The seller pays for transport. Risks are transferred to the buyer when handing over goods to the first carrier. CPT is the counterpart of CFR. Terminal Handling Charges (THC) are fees charged by the terminal operator. These costs may or may not be included by the carrier in their freight rates - the buyer should inquire if the CPT price includes THC, to avoid surprises. CPT is a non-maritime condition and can be applied to all modes of transport.
The seller must deliver the goods to the contracted carrier.
The risk of damage during transport is from the transfer to the carrier on behalf of the buyer. Before delivery, the seller is at risk.
The cost of transport to agreed place of destination is at the seller's expense. Further transport is at the expense of the buyer. Please note that the transfer of costs does not take place at the same time as the transition from risk to transport damage.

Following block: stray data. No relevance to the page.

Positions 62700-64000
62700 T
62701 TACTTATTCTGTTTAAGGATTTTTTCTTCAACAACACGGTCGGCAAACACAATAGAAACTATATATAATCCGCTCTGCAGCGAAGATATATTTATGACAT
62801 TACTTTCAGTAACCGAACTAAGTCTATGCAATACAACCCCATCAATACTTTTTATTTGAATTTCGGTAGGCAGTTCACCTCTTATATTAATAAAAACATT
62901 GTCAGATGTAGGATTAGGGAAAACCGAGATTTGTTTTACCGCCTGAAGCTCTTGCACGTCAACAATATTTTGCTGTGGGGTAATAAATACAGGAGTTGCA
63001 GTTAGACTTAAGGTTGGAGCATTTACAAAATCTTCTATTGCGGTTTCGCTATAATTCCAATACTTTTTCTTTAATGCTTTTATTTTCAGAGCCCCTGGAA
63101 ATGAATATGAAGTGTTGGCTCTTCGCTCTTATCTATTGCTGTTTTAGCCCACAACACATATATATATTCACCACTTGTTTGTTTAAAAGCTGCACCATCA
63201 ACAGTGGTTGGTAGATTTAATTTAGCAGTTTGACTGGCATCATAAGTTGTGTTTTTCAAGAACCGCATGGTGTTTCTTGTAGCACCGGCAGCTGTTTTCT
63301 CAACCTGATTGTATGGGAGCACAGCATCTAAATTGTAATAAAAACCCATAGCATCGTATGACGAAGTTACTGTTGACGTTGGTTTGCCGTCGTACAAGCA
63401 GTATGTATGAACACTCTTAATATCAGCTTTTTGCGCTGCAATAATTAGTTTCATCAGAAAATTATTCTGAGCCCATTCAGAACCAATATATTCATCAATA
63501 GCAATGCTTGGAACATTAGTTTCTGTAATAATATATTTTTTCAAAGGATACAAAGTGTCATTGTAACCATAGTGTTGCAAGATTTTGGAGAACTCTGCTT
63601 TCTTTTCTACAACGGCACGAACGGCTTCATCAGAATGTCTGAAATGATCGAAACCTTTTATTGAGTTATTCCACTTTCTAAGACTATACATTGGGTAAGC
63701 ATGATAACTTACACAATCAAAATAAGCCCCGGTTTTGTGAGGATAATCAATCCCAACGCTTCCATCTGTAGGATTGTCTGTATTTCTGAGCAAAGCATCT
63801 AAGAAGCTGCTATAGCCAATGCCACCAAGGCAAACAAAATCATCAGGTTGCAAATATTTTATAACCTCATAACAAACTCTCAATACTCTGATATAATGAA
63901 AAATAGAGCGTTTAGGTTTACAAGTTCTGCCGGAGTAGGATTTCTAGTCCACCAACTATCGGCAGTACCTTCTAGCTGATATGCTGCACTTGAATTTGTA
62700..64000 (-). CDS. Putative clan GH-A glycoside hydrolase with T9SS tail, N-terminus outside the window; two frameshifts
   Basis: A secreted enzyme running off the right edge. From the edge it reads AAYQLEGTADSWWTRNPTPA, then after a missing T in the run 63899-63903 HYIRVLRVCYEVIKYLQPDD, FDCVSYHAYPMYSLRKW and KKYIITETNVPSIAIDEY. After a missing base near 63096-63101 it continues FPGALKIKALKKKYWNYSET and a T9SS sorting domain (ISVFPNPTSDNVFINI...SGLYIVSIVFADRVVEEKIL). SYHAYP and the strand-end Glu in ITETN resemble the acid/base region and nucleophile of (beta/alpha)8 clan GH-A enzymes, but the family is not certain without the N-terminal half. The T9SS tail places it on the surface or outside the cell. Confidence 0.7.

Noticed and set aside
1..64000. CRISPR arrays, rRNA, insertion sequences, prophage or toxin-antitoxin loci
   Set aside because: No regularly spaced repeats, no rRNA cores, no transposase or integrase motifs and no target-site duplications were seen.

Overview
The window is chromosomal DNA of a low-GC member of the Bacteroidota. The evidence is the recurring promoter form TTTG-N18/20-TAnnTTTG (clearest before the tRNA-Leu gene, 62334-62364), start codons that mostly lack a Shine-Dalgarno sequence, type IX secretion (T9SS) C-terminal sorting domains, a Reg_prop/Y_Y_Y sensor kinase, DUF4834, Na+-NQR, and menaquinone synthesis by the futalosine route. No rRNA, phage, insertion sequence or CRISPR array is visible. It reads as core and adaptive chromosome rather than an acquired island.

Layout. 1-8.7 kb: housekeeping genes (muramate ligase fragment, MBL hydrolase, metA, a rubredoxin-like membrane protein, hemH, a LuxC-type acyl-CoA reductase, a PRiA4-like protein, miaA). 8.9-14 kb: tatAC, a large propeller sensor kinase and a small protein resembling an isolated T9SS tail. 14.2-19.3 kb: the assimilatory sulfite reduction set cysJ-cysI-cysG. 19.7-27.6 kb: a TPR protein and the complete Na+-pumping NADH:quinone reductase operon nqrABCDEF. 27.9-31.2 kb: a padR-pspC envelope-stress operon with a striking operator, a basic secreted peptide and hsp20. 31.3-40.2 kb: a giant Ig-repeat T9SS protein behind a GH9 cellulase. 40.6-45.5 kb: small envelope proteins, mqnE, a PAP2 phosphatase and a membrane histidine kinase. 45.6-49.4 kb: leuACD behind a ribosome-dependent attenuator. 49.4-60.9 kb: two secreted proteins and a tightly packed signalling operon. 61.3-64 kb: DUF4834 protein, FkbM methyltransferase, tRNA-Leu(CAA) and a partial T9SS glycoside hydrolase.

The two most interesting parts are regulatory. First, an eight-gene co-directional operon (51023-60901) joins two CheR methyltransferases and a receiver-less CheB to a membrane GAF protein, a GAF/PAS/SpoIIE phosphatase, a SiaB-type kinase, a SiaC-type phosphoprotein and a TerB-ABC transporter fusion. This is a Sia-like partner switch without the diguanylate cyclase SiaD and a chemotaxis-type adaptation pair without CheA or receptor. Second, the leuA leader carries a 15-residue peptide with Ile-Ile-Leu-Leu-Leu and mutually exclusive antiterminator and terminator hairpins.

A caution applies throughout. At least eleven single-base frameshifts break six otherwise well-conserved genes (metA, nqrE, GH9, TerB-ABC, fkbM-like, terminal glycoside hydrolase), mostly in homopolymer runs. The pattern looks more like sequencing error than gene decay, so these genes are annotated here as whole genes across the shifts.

The seller must provide the customs formalities resulting from the export. His account is also the associated costs, duties and charges. Customs formalities and costs relating to transit are, as a rule, at the expense of the purchaser. For the account and risk of the purchaser, all customs formalities and the associated costs, duties and charges resulting from imports into the country of destination shall be accounted for.
The seller does not have to take out transport insurance for the goods for the buyer.
Addition place of delivery
The delivery condition should always be added where the transfer of the goods takes place. At CPT, this is indicated with: ... place of destination (... agreed destination).